Immune Audiobook

Immune Audiobook
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Philipp Dettmer Immune Audiobook 🎧

From the creator of the popular scientific YouTube program Kurzgesagt, a deep dive into the immune system that will forever impact how you think about your body. — To summarize
«Immune is a truly brilliant introduction to the human body’s vast system for fighting infections and other threats, with wonderful analogies and a genius for clarifying complex ideas.»
—John Green, The Fault in Our Stars #1 New York Times bestselling author
You awaken with a tickling in your throat. It hurts in your head. You’re irritated as you get the kids ready for school and dress for work. Meanwhile, an enormous battle is raging just beneath your skin. Millions of people are fighting and dying so that you can whine as you walk out the door.

So, precisely what is your immune system?

It is one of the oldest and most important aspects of life on Earth, second only to the human brain in complexity. You’d die in a matter of days if you didn’t have it. Philipp Dettmer, the brains behind YouTube’s most popular science channel, takes readers on a journey through the human body’s fortress and defenses in Immune. Within us lies a never-ending conflict of epic proportions, full of tales of invasion, strategy, defeat, and great self-sacrifice. In fact, as you were reading this, your immune system most likely recognized and eliminated a cancer cell that had begun to grow in your body.

Each chapter delves into a different aspect of the immune system, including defenses like antibodies and inflammation as well as threats like bacteria, allergies, and cancer, as Dettmer explains why boosting your immune system is a myth, how parasites sneak past your body’s defenses, how viruses work, and what happens in your wounds when you cut yourself.

Immune, enlivened by rich descriptions, transforms immunology, one of the most convoluted, interwoven, and perplexing topics, into a gripping voyage through an extraordinary alien planet. Immune is a necessary and surprisingly entertaining crash course in what is arguably and increasingly the most important system in the body.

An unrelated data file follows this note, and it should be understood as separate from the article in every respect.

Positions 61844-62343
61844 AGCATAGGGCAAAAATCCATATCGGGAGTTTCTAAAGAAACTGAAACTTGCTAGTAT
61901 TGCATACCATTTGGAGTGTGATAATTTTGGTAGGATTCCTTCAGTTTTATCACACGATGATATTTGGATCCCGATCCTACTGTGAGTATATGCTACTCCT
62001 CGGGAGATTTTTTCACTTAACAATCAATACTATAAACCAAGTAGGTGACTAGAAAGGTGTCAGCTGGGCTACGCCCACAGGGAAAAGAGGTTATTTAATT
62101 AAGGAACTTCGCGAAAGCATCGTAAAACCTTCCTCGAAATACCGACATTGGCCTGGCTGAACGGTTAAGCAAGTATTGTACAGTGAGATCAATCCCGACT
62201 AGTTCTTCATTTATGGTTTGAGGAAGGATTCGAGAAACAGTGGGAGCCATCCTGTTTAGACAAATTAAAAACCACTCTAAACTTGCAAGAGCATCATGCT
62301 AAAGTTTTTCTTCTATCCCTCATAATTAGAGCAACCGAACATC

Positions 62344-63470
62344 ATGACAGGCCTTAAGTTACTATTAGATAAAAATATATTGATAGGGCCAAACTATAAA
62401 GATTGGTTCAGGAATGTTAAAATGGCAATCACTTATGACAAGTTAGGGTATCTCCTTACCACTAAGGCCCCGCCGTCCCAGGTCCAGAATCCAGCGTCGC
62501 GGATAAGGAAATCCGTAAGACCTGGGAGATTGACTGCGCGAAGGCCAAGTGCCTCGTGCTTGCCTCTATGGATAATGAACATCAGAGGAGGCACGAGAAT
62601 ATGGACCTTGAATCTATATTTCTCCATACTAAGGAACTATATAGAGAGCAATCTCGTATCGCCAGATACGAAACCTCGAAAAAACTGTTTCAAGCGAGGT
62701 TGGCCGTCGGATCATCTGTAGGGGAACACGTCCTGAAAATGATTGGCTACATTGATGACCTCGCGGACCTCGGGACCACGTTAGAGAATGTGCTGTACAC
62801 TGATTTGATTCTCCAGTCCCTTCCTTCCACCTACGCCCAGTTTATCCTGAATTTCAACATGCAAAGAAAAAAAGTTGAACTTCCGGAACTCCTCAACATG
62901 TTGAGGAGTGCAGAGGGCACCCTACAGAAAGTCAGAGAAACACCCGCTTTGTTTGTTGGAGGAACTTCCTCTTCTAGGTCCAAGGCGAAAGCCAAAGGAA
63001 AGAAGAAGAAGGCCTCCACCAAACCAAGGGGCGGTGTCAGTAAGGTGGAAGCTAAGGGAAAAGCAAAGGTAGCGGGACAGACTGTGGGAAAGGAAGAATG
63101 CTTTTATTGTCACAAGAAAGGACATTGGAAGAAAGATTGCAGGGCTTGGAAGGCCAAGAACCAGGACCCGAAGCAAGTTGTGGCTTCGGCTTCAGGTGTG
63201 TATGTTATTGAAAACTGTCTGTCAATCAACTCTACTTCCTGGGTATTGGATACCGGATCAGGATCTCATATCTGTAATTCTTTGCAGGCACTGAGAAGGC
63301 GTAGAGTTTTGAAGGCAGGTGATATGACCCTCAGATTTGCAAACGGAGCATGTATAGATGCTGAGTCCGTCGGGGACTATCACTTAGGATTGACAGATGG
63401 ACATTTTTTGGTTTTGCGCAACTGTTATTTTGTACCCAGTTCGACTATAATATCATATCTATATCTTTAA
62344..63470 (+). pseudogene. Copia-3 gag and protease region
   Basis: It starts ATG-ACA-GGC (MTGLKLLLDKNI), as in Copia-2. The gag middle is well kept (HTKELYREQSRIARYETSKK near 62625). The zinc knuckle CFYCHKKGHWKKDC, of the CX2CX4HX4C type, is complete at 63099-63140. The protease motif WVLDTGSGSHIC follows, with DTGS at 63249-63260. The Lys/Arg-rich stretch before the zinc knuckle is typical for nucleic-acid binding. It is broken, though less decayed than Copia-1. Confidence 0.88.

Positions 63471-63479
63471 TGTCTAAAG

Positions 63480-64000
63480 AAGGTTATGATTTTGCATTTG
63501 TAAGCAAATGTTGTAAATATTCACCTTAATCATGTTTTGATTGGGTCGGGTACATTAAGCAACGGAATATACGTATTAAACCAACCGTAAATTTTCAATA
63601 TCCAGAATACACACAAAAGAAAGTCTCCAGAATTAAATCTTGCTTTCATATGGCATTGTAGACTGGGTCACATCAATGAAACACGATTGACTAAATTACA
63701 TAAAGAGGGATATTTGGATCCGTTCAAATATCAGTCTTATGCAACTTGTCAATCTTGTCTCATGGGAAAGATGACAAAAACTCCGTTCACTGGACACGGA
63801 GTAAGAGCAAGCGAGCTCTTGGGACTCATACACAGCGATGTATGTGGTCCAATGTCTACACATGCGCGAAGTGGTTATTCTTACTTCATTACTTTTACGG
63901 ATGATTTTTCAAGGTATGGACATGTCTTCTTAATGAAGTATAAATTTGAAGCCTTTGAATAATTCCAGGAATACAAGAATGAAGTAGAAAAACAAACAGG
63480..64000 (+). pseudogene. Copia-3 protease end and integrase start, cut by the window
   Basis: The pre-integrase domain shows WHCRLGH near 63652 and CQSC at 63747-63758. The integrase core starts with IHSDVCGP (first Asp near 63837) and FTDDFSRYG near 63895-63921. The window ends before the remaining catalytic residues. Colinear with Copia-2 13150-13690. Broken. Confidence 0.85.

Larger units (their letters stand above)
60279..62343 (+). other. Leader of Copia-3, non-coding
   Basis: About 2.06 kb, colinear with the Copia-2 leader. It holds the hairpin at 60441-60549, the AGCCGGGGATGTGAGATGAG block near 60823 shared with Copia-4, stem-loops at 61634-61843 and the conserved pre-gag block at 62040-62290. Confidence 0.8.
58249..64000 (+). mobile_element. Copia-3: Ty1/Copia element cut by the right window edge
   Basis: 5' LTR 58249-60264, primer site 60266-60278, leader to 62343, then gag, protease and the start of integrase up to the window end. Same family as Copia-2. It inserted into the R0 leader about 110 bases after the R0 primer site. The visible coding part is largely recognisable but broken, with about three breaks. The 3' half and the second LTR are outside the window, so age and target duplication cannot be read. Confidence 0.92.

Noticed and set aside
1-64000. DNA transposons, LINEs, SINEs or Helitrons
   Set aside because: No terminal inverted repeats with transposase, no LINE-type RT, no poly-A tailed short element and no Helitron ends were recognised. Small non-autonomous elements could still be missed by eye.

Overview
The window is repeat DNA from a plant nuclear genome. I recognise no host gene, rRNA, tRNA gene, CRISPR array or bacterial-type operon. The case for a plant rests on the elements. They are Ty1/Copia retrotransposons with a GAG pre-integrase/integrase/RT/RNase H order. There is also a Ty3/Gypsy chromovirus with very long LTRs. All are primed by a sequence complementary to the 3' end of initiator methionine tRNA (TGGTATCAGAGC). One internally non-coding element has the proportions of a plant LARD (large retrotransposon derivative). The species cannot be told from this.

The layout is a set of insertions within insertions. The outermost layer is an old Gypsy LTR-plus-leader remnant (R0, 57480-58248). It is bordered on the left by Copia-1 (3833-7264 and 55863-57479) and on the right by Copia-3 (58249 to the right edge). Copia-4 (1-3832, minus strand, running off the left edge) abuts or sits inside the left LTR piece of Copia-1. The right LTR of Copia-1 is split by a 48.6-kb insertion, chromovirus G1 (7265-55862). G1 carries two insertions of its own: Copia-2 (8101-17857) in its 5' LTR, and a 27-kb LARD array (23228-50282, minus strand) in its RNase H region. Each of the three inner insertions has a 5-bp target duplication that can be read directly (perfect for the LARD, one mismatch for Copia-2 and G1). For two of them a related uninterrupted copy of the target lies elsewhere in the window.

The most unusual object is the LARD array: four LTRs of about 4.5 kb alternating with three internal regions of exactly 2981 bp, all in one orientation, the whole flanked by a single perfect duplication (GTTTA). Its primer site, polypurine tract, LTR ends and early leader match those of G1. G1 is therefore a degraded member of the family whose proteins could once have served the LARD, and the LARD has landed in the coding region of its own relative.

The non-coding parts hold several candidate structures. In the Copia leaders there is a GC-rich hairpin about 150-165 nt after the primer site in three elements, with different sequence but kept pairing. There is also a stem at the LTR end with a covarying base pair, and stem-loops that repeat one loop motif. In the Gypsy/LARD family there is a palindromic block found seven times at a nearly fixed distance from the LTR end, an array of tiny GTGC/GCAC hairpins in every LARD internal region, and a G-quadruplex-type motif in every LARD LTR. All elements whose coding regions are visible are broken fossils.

#Immune #Immuneaudiobook #PhilippDettmer

Bob Lotich Biography

Philipp Dettmer is the CEO and founder of the YouTube channel Kurzgesagt in a Nutshell. He is a YouTuber who has also made contributions to the entertainment sector. He is also an actor, producer, director, and innovative film director.
Philipp Dettmer has received a lot of praise for his parts. He has worked on a variety of productions, including Summer Break, Backstreet Boys: 2015, Die Arbeit Warten, Night Session, and others.
Philipp Dettmer was born in 1978 in Munich, Germany. He is secretive and prefers to avoid the media. As a result, there is little information on him. Dettmer has German nationality, but his ethnicity remains unknown.
Philipp, on the other hand, completed his schooling at a simple German school before enrolling at Munich University of Applied Science. In 2013, he received his bachelor’s degree in Arts and Science from the same university.
Philipp Dettmer began his professional career as the creator of Philipp Dettmer Information Design, Munich, in the summer of 2010. He then worked at Company until 2013. The following year, Philipp began his YouTube career and established his own YouTube channel, Kurzgesagt – In a Nutshell.

His primary motivation for starting the channel was to spread knowledge and education through his inventive information designs. Nonetheless, he chose to try his hand at acting and received credits and numerous accolades for films such as Summer Break, Night Session, Loveland, Mystery Cache, Claudiu and the Fish, and many others. He has also collaborated with outstanding individuals such as sound designer Fabian Glaser, motion designer Stephan Rather, YouTube influencer Petra Kraus, and many others.

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Immune Audiobook Excerpt Transcript

The story of the immune system begins with a story of life itself, almost 3.5 billion years ago, in some strange puddle on a hostile and vastly empty planet. We don’t know what these first living beings did or what their deal was, but we know they very soon started to be mean to each other. If you think life is hard because you need to get up early in the morning to get your kids ready for the day or because your burger is only lukewarm. The first living cells on earth would like a word with you, as they figured out how to transform the chemistry around them into stuff.